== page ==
Second Victims: Caring for our own, better

Dr Clare Dallat1,3, Ms Deb Ajango2
1Centre for Human Factors and Sociotechnical Systems The University of The Sunshine Coast, Sippy Downs, Australia; 2SafetyEd, Eagle River, USA; 3The Outdoor Education Group, Melbourne, Australia


Most outdoor education practitioners (instructors, lecturers, managers, directors) adjust very well to the multitude of demands encountered during an unexpected or traumatic event on our programs. However, sometimes the stress reaction from these events can be extremely difficult, confronting and can lead to highly capable and caring professionals leaving our field. It simply becomes too much. This workshop will introduce the term and concept of ‘Second Victims’ (Wu, 2000). In outdoor education, the patient and the family are the first victim(s) after an event, and the ‘second-victims’ are those who were involved, directly or indirectly through their work/ volunteering responsibilities. Frequently, these individuals may feel personally responsible for the outcome and consider that they have failed their participants, going on to second-guess their leadership skills and entire knowledge base. This workshop will consider what we as individuals, organisations, and the Australian outdoor education profession can do to better support our own when serious incidents occur, all through the lens of compassion, empathy and learning.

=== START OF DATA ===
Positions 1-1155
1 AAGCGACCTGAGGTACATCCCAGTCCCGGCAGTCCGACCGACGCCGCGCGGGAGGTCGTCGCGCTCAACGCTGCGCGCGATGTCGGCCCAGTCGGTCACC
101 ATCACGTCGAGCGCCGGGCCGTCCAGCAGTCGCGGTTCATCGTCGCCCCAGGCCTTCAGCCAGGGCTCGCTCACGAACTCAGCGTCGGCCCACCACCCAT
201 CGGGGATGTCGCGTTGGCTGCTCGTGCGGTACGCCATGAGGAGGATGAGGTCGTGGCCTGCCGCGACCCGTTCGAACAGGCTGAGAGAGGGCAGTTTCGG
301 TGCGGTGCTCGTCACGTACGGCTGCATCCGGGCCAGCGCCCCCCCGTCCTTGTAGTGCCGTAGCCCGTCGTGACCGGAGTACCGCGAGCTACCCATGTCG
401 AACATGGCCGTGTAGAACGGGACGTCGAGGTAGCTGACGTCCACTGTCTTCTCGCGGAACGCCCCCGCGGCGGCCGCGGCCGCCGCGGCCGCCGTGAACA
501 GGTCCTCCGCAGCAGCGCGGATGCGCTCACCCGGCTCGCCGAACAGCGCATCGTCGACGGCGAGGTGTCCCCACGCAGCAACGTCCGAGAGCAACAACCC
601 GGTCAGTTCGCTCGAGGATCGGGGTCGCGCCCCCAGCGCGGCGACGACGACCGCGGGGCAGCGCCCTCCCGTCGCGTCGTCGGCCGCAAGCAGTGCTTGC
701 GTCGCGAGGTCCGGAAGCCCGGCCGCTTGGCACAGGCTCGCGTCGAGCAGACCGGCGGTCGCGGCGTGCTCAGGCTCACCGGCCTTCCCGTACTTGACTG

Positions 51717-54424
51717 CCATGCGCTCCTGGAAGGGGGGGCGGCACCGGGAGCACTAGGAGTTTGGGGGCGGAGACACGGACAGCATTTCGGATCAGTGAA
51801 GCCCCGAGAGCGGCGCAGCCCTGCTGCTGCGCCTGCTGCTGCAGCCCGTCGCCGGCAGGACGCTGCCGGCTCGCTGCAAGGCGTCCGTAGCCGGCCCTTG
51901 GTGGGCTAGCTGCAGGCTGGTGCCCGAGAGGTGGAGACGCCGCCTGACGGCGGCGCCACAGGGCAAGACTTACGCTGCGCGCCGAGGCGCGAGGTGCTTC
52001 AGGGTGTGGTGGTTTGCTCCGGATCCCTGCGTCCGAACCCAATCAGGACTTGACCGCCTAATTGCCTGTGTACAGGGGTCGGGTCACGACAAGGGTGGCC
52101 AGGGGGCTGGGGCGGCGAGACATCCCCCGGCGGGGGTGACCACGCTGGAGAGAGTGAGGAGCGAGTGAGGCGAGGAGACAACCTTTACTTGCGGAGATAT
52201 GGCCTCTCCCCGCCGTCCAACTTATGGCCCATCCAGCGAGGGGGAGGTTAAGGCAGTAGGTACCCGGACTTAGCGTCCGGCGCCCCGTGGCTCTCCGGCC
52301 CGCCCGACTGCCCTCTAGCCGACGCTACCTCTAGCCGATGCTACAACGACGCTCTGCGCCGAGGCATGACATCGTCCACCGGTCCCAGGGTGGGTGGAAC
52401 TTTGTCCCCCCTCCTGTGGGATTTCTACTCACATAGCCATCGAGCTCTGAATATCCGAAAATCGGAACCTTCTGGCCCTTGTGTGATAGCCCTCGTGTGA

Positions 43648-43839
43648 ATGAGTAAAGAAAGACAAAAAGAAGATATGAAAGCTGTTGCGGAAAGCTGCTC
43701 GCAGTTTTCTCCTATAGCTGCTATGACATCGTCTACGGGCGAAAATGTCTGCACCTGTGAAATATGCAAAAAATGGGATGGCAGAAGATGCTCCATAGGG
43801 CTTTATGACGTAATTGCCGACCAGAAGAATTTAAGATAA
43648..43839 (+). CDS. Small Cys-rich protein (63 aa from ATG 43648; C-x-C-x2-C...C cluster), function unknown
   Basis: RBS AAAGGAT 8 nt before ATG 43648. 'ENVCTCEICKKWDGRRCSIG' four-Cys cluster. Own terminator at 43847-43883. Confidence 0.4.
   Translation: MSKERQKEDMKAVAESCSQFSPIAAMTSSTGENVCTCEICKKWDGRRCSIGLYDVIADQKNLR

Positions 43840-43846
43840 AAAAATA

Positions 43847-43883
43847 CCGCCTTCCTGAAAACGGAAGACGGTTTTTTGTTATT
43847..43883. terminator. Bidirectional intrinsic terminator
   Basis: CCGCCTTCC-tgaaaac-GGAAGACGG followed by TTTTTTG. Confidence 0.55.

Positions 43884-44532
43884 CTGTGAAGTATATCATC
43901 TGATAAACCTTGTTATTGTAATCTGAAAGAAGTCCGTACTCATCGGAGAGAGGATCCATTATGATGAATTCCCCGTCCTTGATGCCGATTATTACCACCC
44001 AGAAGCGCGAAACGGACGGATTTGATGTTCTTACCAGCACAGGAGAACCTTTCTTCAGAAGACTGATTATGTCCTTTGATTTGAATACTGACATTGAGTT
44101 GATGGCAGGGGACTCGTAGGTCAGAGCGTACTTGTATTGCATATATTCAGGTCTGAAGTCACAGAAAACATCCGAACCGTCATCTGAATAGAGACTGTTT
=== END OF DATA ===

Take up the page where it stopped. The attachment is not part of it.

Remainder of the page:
Dr Clare Dallat is the Executive Director of Research and The Outdoor Education Foundation at The Outdoor Education Group. She also directs Risk Resolve and is an adjunct fellow with the Centre for Human Factors and Sociotechnical Systems at The University of The Sunshine Coast. Clare believes that humans grow by interacting with risk in environments that include real hazards. She works with organisations across the globe helping them to construct knowledge and confidence to proactively and reactively manage risks to their participants and staff. Clare holds a PhD in Human Factors and an MSc in Risk, Crisis and Disaster Management. In 2018, she won the prestigious Reb Gregg Award for exceptional leadership, innovation and contribution to international wilderness risk management.

About OEA and Outdoors NSW

Outdoor Education Australia (OEA)  was established in 2006 as a national network of outdoor education associations. The organisation facilitates communication between state and territory outdoor education associations about the practice and delivery of outdoor education; advocates for outdoor education across primary, secondary and tertiary education; and provides policy advice.

Outdoors NSW is the go-to place for all things outdoors in NSW.

The peak body for the outdoors in NSW, the organisation, (formerly known as ORIC), represents the outdoor community, advances outdoor standards, safety and practices, and fosters greater participation in the outdoors.

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